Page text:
Q: Finally, you've become one of the better ambassadors LSU has in the blogosphere in the last year. I don't know if you've seen LSUFreek's fantastic animated gif of you:

Meaux_isom_medium

but it's become one of the more popular ones out there amongst the college football fan set. Any words for your adoring public?

Meaux: Can I start by saying that gif is absolutely awesome? I want to shake the hand of whoever created that because it makes me laugh every time I see it. My friends will tell you, I'm a horrible winker. I've never been able to master "the wink". So the fact that the ONE time I was able to pull together a pretty successful wink was not only caught on camera, but also immortalized in a gif...well, it's pretty darn special. Haha, love it.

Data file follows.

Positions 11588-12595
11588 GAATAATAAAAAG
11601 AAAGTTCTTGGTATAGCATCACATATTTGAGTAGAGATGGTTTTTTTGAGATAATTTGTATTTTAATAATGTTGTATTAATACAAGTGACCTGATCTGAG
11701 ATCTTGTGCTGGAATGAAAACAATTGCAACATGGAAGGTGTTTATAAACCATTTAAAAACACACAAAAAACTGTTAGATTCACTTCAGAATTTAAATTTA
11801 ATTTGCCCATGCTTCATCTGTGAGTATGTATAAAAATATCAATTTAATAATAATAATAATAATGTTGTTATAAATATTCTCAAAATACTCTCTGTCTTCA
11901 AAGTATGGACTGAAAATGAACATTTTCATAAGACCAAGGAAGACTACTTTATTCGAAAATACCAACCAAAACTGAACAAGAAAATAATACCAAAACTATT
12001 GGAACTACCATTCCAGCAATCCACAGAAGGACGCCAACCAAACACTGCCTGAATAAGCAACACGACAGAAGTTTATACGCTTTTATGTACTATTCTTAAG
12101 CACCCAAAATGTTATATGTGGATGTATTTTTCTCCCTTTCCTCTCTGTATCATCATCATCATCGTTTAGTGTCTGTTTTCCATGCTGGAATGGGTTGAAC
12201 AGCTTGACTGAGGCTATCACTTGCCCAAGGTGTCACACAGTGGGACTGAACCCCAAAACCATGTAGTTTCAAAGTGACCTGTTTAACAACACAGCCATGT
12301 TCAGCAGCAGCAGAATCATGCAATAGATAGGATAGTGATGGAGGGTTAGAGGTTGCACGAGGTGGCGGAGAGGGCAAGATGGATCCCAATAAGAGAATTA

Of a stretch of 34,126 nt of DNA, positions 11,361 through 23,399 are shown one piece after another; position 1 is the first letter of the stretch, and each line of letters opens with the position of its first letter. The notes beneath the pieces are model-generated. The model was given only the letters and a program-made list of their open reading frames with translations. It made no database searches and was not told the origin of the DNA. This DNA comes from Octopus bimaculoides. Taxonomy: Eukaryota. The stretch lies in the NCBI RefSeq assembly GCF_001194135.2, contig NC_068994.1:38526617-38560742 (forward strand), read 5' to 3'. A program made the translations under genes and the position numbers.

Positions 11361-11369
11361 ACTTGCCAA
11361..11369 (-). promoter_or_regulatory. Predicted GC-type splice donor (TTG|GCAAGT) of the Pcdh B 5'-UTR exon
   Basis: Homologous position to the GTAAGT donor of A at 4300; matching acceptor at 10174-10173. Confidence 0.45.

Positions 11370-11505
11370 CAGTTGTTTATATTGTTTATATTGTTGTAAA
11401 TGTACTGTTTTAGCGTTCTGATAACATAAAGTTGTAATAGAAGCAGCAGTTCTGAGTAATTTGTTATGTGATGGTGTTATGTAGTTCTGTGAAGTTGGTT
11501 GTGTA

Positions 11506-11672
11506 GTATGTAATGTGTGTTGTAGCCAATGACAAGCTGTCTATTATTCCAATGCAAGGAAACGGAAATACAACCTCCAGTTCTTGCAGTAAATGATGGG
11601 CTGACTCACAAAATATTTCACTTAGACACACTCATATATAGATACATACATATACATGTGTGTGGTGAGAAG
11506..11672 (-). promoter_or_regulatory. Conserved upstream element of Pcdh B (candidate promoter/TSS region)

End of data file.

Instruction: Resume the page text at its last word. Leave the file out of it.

As for friends and fans out there, I absolutely love y'all. Your support means more to me than I can even express. Honestly. I love Tiger Nation and am so proud to represent this school. I hope I've done you all proud, so far. And I hope to continue to make you all proud. Athletes will come and go, but the fans are what make LSU. You all are the heart and soul of the school and I'm humbled to be a small part of that magnificent history. Thank you guys for all that you do and all of your positive energy and support. As I always say, the only thing more dangerous than allowing others to put limitations on what you can achieve, is allowing yourself to believe them. Impossible is nothing! God Bless!